I love to read.
As a young boy, I can remember devouring Ellery Queen mysteries on long vacation drives, taking a hot bath and reading The Long Winter by Laura Ingalls Wilder, curling up in the bay window of a local library as cascades of rain dripped down the glass with a harrowing tale of Blackbeard the Pirate.
I still have the copy of Roald Dahl's Charlie and the Chocolate Factory, worn from countless readings, given to me on my 12th birthday by my grandmother. The perfect day was one with a sky full of dark and heavy clouds, promising a furious storm or inches of snow, with a fire in the fireplace and a book waiting to be devoured by my side.
It's still true.
Aside from being raised in a post-Christian context, perhaps the greatest impoverishment of today's children is the lost art of reading for pleasure and, particularly, the great books of children's literature. Among these, the "Laura books" (as we called them), written by Laura Ingalls Wilder, are among the most significant.
The famous opening line of the first book, "Once upon a time, sixty years ago, a little girl lived in the Big Woods of Wisconsin, in a little gray house made of logs," introduced the world to her childhood as part of a family of homesteading pioneers.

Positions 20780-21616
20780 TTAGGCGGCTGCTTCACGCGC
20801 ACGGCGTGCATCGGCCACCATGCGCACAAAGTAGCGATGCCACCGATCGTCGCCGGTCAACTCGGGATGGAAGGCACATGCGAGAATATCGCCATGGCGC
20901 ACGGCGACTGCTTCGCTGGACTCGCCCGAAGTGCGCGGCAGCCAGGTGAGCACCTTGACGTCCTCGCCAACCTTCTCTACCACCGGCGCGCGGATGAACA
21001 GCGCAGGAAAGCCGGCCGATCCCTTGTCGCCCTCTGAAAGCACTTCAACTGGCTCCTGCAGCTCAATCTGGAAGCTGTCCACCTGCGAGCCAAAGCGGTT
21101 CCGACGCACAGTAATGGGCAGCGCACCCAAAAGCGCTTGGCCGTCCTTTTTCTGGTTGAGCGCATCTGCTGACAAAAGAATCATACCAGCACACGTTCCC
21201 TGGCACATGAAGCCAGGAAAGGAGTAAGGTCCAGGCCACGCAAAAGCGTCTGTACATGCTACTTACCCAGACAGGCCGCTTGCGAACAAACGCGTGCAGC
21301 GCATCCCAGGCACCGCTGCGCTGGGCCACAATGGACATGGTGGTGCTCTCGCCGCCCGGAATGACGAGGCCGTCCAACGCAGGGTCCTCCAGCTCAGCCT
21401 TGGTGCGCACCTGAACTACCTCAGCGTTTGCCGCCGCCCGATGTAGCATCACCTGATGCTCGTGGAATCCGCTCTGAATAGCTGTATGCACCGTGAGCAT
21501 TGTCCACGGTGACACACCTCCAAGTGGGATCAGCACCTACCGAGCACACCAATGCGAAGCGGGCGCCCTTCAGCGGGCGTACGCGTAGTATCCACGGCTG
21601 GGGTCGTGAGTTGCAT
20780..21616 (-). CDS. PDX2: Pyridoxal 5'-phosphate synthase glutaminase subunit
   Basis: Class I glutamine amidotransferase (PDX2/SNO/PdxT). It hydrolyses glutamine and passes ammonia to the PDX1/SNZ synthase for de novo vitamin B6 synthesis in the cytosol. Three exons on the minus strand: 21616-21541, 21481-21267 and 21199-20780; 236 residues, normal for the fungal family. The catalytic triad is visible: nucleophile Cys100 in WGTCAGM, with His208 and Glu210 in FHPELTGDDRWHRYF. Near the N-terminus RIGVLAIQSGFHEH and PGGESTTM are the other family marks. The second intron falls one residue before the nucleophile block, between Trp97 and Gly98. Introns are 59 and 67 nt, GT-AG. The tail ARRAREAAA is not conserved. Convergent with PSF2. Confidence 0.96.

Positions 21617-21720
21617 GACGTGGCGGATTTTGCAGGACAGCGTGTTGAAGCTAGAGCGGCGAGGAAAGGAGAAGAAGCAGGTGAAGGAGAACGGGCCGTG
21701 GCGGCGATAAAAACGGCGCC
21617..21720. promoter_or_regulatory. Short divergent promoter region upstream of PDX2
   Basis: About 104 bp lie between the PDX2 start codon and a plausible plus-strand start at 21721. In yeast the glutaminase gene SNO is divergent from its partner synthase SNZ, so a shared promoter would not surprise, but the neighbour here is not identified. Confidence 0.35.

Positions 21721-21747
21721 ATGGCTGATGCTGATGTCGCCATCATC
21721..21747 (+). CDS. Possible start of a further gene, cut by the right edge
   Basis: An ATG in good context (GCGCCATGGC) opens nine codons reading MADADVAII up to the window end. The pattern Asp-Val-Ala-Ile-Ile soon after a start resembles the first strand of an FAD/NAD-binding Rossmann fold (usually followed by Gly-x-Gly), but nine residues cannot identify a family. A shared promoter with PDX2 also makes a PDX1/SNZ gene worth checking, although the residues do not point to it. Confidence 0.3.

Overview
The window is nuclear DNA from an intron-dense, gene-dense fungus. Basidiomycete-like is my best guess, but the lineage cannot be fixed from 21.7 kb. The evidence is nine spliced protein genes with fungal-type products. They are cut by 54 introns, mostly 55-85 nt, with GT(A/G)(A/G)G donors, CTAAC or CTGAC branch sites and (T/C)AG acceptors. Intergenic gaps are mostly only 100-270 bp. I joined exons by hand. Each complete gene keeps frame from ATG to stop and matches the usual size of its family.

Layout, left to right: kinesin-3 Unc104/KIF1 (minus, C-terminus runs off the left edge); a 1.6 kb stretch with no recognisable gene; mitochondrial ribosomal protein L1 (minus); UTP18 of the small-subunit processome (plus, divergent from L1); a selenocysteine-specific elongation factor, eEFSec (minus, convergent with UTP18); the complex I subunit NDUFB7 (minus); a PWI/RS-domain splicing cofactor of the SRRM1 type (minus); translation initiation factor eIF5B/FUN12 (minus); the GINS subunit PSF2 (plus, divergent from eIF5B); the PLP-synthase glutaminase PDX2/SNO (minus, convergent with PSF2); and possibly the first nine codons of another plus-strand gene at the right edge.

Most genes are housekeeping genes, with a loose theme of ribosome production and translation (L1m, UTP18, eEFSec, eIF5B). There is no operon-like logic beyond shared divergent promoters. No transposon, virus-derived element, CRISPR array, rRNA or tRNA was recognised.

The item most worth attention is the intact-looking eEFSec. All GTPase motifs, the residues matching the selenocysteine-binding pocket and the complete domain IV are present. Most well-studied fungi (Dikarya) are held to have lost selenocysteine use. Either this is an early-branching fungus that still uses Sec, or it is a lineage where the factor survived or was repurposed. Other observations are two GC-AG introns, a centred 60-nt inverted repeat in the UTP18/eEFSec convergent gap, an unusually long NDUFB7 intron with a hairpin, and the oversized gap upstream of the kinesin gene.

Of course, this is now far more than 60 years ago.
But just recalling that opening line reminds me how much I would enjoy sitting down and reading the entire set again. (In fact, I just might.)
So imagine my delight to read an article marking what would have been her 150th birthday (She was born February 7, 1867.), noting how her books are still finding a place in imaginations young and old.
Why were her books so popular when they appeared, and why have they endured?
Elaine Showalter writes that, "During the Depression and World War II, they offered images of family protection from the storms of history: coziness, security and the simple homemade pleasures of music, holidays and crafts. Boys also read the books for exciting details of pioneer history and exact descriptions of male skills of hunting, building and self-defense. But in the 21st century, they survive for their art, their precision of language and depth of characterization."
But there's more. The "Laura books" embody values such as selflessness and courage, honesty and duty; they drip with simple but deep faith and unswerving commitment to family. Quite simply, these are not only good books or entertaining books – these are books that are good for the soul.
Former First Lady Laura Bush has written that the stories "have captured and preserved our nation's past for each new generation of readers." Let's hope and pray that it's true for the coming one as well.
For it is a past that our present desperately needs.
James Emery White
Elaine Showalter, "At 150, Laura Ingalls Wilder Still Speaks to Readers Old and New," The Washington Post, February 6, 2017, read online.